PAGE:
The two on the Road or Emmaus wonder in awe after Jesus disappeared- they said, were not our hearts burning while we were traveling and he was talking to us on the road?
And now our hearts are burning at the prospect of being able to worship again in the church with Holy Communion. I promise you that we will again gather here around this table for the celebration of the Holy Eucharist. There are active discussions on how we might do this and what that might look like in the near future. We do not know when this will be but it certainly wont be until after mid-May.
But until we are able to feast on the Sacrament of the Body and Blood of Christ we will have to settle for feasting on the Word of God. For even before there was the Bread and Wine, “In the beginning was the Word and the Word was with God and the Word was God.” My point being my brothers and sisters is that the word of God still resonates in our minds and hearts, and enables us to experience the reality of love and grace and the one-ness we have with God and each another. It is that same word of God that comes to us in Acts through Peter’s speech that has hearts repent and turn to God. 1 Peter that reminds us that we “have been born new, not of perishable but of imperishable seed, through the living and enduring words of God.” Everything is focused on the love that is God – that is the resurrected Jesus in our presence. “Wasn’t our hearts burning on the road?” they said to each other.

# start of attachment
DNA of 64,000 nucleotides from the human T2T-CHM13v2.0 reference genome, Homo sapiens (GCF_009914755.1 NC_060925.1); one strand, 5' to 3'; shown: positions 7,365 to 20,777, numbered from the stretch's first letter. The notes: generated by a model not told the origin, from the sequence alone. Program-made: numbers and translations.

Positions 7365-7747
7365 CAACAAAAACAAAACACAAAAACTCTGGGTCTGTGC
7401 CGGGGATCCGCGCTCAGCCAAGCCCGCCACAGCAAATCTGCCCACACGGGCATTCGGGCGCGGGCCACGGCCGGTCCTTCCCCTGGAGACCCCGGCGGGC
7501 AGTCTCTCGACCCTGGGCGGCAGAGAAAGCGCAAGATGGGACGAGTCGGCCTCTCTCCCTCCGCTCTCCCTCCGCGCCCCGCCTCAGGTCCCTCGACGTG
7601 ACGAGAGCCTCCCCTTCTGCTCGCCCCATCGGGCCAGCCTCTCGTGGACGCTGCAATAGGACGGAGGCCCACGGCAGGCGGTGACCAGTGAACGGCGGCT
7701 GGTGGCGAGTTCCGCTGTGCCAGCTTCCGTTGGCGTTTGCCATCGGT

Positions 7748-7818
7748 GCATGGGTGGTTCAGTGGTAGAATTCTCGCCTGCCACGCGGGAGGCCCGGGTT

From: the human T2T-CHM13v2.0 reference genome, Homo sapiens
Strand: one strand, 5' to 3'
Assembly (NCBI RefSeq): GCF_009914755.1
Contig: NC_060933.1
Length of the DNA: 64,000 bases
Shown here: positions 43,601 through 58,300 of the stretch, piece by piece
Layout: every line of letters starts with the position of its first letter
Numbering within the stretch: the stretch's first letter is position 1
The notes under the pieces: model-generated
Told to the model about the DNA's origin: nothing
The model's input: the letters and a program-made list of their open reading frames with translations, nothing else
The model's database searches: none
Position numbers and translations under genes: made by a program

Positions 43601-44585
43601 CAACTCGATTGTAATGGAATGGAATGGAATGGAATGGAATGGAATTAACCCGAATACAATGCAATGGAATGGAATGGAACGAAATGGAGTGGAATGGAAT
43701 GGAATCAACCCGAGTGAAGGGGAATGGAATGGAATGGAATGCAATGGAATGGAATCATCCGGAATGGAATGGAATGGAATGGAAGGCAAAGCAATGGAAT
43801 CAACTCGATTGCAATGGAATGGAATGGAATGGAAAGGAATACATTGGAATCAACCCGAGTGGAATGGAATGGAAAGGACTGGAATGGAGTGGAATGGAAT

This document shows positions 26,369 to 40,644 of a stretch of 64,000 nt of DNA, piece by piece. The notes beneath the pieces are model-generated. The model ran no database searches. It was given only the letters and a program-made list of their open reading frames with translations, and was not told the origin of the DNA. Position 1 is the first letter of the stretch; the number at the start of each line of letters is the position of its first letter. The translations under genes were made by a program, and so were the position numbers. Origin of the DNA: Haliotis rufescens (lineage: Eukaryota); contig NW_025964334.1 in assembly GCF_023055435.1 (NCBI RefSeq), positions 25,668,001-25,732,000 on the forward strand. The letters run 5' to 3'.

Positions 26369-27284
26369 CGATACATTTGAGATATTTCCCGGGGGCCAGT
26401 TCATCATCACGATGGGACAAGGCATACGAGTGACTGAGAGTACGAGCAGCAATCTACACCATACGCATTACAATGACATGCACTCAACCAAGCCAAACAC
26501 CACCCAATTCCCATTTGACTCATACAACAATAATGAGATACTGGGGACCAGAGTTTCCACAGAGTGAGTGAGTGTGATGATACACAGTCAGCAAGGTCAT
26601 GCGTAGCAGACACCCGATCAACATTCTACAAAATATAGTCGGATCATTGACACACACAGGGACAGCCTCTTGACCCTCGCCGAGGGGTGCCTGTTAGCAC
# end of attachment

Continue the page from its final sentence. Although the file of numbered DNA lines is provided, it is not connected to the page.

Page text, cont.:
How will you walk with the resurrected Jesus throughout the rest of the week, at work and home, at school and play? Allowing that imperishable seed of love planted inside of us to grow and flourish?
Like the disciples on the road to Emmaus, we can overcome our discouragement, our sense of being lost, and see life re-born. The resurrected Jesus who walks with us and talks with us will show us that the forces of evil and destruction- that this global pandemic- will not prevail against the power of love.
When Cleopas and his companion began to realize that they had experienced the resurrected Jesus, they recognized that their hearts had been burning as he taught them on the road. They responded to their experience by going to Jerusalem to tell the others.
Can we, too, recognize the resurrected Jesus in the experiences of our lives? Will we, too, feel our hearts burning? Or will we miss the opportunity, ignoring it as minor indigestion?
When we encounter the resurrected Christ in our midst, we will respond in joy and faith and commitment, as did the two men on the road to Emmaus. We will respond by moving from where we are, renewed by the resurrected Jesus and ready to challenge what Peter in today’s epistle called “a corrupt generation”?
The disciples discovered on the road to Emmaus that Jesus could be, and was, alive again, that God’s work begun in him could go on among his followers. I pray we will become like them. That our hearts, will burn with the desire of the resurrected Jesus. That we will continue to nourish ourselves on the Sacrament of the Word so that when we gather again to break bread, Christ will be no stranger. That the love that continues to burn in us will be a light that others will use to recognize God’s loves.
The gift of Emmaus awaits. Wherever you are on that road, pray that when the Risen Lord comes to you, your eyes may be opened so you can behold him in all his glory; and then, renewed in faith, run to tell others the Good News. Amen.
The Rev. Daniel L. Leatherman is priest in charge of St. Timothy's Episcopal Church.